I saw Texel despatch a messenger to the lictors who stood on either side of Helene. The body-guard of the Duke stood closer about her as the Duke Otho himself stood up to read the sentence.
I saw that the form of it had been written out upon a paper. Doubtless, therefore, all had been prearranged, so that neither evidence nor eloquence could possibly have had any effect upon it.
“We, the Court of the Wolfmark, find the prisoner, Helene, called Gottfried, guilty of witchcraft, and especially of compassing and causing the death of our predecessor, the most noble Duke Casimir, and we do hereby adjudge that, on the morning of Sunday presently following, Helene Gottfried shall be executed upon the common scaffold by the axe of the executioner. Of our clemency is this sentence delivered, instead of the torture and the burning alive at the stake which it was within our power to command. This is done in consideration of the youth of the criminal, and as the first exercise of our ducal prerogative of high mercy.”
With an angry roar the people closed in.
“Take her!” they cried; “rescue her out of their hands!”
And there was a fierce rush, in which the outer barriers were snapped like straw. But the lictors had pulled down the trap-door on the instant, and the people surged fiercely over the spot where a moment before Helene had stood. Before them were the levelled pikes and burning matches of the Duke’s guard.
“Have at them!” was still the cry. “Kill the wolves! Tear them to pieces!”
But the mob was undisciplined, and the steady advance of the soldiers soon cleared the hall. Nevertheless the streets without continued angry and throbbing with incipient rebellion. Duke Otho could scarce win scathless across the court-yard to his own apartments. Tiles from the nearest roofs were cast upon the heads of his escort. The streets were impassable with angry men shaking their fists at every courier and soldier of the Duke. Women hung sobbing out of the windows, and all the city of Thorn lamented with uncomforted tears because of the cruel condemnation of their Saint of the plague, Helena, the maiden of the Red Tower.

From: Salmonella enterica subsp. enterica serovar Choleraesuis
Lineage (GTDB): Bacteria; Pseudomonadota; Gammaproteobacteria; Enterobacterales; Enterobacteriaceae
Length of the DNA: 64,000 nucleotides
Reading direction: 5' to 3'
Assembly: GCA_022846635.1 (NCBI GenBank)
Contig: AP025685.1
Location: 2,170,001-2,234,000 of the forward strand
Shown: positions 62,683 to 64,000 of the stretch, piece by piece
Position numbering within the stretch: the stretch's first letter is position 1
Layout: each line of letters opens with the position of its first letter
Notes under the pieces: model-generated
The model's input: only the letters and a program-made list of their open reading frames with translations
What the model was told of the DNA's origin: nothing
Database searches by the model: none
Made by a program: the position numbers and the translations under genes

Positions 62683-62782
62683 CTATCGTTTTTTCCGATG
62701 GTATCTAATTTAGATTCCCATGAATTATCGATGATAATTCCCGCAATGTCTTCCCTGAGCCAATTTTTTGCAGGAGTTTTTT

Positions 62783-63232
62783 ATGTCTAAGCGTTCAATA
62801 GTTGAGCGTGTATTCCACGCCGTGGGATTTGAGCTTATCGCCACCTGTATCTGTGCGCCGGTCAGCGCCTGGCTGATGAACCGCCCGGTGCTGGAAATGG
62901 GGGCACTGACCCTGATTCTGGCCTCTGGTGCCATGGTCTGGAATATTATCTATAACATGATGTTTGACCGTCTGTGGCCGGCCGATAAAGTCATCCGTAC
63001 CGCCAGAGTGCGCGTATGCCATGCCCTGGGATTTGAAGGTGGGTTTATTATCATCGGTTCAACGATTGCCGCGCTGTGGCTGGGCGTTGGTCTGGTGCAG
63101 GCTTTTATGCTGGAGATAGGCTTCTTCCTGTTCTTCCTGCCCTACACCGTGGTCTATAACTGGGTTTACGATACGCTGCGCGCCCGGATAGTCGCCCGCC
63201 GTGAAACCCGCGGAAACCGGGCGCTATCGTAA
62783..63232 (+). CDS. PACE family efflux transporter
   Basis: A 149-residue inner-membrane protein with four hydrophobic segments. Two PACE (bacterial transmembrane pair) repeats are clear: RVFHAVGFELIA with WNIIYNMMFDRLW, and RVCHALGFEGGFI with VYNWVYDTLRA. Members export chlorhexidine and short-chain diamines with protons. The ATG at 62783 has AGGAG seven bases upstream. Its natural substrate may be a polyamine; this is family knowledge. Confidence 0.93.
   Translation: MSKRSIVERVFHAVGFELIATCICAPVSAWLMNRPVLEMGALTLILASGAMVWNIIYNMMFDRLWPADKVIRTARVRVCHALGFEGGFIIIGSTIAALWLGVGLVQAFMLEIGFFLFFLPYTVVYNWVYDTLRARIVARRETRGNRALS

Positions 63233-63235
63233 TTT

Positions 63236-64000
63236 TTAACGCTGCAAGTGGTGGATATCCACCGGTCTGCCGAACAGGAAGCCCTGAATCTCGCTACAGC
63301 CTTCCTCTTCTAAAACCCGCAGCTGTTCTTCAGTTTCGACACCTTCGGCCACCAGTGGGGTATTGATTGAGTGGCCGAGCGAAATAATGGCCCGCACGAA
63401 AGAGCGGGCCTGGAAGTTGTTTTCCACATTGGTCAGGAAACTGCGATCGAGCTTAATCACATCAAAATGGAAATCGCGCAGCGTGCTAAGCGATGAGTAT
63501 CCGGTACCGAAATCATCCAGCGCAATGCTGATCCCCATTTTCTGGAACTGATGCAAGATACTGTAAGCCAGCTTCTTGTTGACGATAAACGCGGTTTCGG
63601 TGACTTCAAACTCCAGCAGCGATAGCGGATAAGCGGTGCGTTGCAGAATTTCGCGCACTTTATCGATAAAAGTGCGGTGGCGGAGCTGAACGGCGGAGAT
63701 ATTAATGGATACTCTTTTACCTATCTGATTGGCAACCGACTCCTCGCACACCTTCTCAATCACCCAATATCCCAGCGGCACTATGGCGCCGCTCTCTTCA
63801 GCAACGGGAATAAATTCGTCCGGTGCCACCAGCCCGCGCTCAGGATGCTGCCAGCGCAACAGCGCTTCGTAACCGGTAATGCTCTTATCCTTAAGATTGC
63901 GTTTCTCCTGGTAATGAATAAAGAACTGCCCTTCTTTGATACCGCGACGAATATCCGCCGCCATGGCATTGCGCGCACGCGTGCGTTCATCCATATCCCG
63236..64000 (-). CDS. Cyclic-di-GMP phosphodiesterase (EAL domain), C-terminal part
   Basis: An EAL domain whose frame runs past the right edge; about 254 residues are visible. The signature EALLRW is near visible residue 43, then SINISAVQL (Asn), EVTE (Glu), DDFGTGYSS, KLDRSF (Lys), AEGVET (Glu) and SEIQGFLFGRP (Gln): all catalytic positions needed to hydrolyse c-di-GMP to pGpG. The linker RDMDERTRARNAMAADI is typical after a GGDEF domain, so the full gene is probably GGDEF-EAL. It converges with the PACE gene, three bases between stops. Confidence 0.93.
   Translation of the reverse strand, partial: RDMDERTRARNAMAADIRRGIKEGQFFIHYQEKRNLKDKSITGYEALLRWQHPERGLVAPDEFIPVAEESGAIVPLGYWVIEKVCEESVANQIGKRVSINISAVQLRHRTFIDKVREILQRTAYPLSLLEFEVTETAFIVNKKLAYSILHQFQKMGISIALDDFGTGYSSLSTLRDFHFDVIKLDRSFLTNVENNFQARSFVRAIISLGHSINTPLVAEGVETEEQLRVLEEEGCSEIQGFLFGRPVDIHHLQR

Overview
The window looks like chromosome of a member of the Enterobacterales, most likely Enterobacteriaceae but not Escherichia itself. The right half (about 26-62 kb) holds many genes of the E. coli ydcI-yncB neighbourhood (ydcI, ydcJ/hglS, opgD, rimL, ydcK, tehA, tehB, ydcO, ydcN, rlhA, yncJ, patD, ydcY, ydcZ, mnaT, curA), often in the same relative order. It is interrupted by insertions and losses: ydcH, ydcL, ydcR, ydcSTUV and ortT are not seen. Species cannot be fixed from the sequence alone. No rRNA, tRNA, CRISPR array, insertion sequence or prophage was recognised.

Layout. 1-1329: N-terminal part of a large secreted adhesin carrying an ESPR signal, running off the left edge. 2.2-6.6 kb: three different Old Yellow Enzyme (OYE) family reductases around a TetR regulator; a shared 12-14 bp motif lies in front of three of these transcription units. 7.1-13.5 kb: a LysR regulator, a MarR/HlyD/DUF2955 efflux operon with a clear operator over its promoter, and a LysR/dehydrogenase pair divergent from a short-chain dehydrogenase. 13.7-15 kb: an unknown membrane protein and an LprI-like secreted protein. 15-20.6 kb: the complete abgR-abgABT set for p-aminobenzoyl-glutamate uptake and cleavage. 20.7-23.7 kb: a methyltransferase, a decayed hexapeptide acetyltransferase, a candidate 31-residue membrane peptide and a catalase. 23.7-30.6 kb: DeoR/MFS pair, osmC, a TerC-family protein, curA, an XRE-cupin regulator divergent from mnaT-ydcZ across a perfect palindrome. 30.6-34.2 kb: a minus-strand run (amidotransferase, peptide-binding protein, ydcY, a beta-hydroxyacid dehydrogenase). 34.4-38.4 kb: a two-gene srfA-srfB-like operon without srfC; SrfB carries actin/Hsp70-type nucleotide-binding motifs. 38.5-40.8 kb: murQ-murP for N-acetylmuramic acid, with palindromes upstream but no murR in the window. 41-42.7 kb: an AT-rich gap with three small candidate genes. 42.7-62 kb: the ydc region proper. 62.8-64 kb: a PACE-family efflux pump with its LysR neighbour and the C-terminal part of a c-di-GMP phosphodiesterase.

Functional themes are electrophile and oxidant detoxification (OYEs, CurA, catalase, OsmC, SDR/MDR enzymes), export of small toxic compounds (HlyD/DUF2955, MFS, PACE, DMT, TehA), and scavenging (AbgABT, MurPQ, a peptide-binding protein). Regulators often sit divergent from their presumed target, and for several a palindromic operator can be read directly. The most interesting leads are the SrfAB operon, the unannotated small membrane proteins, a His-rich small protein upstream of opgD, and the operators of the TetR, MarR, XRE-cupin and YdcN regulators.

THE MESSAGE FROM THE WHITE GATE
I rushed out into the street, distract and insensate with grief and madness. I found the city seething with sullen unrest—not yet openly hostile to the powers that abode in the Castle of the Wolfsberg—too long cowed and down-trodden for that, but angry with the anger which one day would of a certainty break out and be pitiless.
The Black Horsemen of the Duke pricked a way with their lances here and there through the people, driving them into the narrow lanes, in jets and spurts of fleeing humanity, only once more to reunite as soon as the Hussars of Death had passed. Pikemen cried “Make way!” and the regular guard of the city paraded in strong companies.